I am way behind on my pace for reading 52 books this year. I just finished book 10 and I should be on book 20. I definitely shot myself in the foot a bit by tackling “The Count of Monte Cristo” so be prepared to see some shorter books being read and reviewed this summer.
Dallas Willard is one of those authors that I feel I must be disciplined to read. He’s authored some amazing Christian works that one might consider classics such as “The Divine Conspiracy” and “Knowing Christ Today” (neither of which I’ve read yet). It was my father who first put me on to Dallas Willard and who actually bought his book “Hearing God” for me to read because of how powerfully the book spoke to him. Admittedly, it has taken me some years to pick it up. I’m glad I finally did.
While it could be said that “Hearing God” is a book that discusses the topic of prayer, that would fall short of the breadth and depth of communication with God that Willard addresses. His systematic and concrete way of discussing a seemingly abstract topic of hearing the messages of the divine is helpful, indeed! Willard writes to the truth I’ve long desired but contemplated little perhaps out of fear that we should not resolve to have a one-way conversation with God but that he indeed desires to speak back and does so in ways we are often not properly attuned to listen for. This is not to say that a physical voice will come to you from God although that can and does happen. Instead, he focuses on the inner voice that comes to us without marring of our own agendas but in harmony with what we know to be true about God in scripture.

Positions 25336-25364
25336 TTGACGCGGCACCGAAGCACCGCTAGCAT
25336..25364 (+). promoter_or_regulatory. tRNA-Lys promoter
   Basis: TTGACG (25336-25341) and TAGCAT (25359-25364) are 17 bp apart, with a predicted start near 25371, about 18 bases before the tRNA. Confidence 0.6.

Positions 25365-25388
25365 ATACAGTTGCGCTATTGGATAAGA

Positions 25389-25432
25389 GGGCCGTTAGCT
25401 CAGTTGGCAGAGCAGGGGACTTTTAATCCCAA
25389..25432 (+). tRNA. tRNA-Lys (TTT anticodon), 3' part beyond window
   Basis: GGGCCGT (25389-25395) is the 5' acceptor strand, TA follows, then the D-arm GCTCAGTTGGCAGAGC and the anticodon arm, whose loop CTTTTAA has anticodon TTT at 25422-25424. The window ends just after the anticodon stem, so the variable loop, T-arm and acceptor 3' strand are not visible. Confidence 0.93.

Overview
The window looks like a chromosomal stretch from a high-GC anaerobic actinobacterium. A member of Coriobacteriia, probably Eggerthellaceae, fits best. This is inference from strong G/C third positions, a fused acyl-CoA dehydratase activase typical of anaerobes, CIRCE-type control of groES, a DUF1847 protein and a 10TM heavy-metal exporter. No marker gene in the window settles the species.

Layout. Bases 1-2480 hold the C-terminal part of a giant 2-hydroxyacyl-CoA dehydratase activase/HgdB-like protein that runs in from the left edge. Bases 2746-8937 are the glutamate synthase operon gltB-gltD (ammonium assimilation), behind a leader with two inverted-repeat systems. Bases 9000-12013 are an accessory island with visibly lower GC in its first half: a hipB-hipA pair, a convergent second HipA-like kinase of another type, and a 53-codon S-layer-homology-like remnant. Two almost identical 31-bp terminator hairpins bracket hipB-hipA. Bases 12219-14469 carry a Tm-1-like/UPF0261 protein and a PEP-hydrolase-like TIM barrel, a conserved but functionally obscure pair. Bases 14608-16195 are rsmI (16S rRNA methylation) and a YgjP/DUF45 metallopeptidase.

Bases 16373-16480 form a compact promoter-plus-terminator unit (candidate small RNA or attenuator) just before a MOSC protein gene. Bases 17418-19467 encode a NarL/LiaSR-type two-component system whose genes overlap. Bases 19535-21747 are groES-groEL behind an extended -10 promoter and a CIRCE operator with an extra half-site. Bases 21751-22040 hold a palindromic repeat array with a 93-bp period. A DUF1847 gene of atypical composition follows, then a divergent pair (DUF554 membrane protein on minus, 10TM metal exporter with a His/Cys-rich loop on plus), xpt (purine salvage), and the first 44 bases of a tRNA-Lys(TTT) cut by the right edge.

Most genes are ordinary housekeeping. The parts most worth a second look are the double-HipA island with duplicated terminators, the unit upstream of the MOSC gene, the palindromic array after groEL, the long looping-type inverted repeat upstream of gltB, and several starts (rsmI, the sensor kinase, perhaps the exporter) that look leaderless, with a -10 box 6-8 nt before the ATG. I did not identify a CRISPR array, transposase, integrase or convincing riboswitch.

Willard readily addresses those who use a false “hearing of God” for their own dishonest gain or pride and gently addresses the righteous and humble who discouragingly feel they’ve heard little to nothing from God. Willard has set me on a path that I believe will change the way I listen for God in my daily life and how I endeavor to hear him in my intentional times with him.
This book was not an easy read. At only just over 200 pages, it wasn’t a long read but it was one I had to take in slowly to appreciate. I have been using Audible regularly to take in many of the books I’ve been reading this year and this one, in particular, I struggled to only listen to because of it’s depth and density. I often listened while having my hardcopy in front of me to follow along with and highlight and I did a fair amount of highlighting in this book. This book requires a prominent place on my bookshelf.
Next time I review the Gothic fiction, “The Strange Case of Dr. Jekyll & Mr. Hyde”.